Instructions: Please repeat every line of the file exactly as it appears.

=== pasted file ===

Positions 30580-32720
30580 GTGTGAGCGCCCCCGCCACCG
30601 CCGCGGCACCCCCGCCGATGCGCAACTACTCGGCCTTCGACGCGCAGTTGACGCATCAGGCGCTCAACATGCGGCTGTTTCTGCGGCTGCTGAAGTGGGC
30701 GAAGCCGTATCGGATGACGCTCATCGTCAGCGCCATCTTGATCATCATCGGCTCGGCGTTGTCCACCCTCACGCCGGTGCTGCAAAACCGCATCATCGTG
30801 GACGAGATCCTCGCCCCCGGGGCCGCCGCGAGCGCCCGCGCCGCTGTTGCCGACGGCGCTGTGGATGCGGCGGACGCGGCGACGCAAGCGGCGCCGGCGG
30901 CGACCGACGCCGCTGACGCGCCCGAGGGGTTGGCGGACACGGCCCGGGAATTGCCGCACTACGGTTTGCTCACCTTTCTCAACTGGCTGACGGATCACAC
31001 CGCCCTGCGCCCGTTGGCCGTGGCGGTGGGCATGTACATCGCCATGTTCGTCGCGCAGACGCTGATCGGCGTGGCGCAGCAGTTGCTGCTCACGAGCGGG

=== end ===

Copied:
Positions 30580-32720
30580 GTGTGAGCGCCCCCGCCACCG
30601 CCGCGGCACCCCCGCCGATGCGCAACTACTCGGCCTTCGACGCGCAGTTGACGCATCAGGCGCTCAACATGCGGCTGTTTCTGCGGCTGCTGAAGTGGGC
30701 GAAGCCGTATCGGATGACGCTCATCGTCAGCGCCATCTTGATCATCATCGGCTCGGCGTTGTCCACCCTCACGCCGGTGCTGCAAAACCGCATCATCGTG
30801 GACGAGATCCTCGCCCCCGGGGCCGCCGCGAGCGCCCGCGCCGCTGTTGCCGACGGCGCTGTGGATGCGGCGGACGCGGCGACGCAAGCGGCGCCGGCGG
30901 CGACCGACGCCGCTGACGCGCCCGAGGGGTTGGCGGACACGGCCCGGGAATTGCCGCACTACGGTTTGCTCACCTTTCTCAACTGGCTGACGGATCACAC
31001 CGCCCTGCGCCCGTTGGCCGTGGCGGTGGGCATGTACATCGCCATGTTCGTCGCGCAGACGCTGATCGGCGTGGCGCAGCAGTTGCTGCTCACGAGCGGG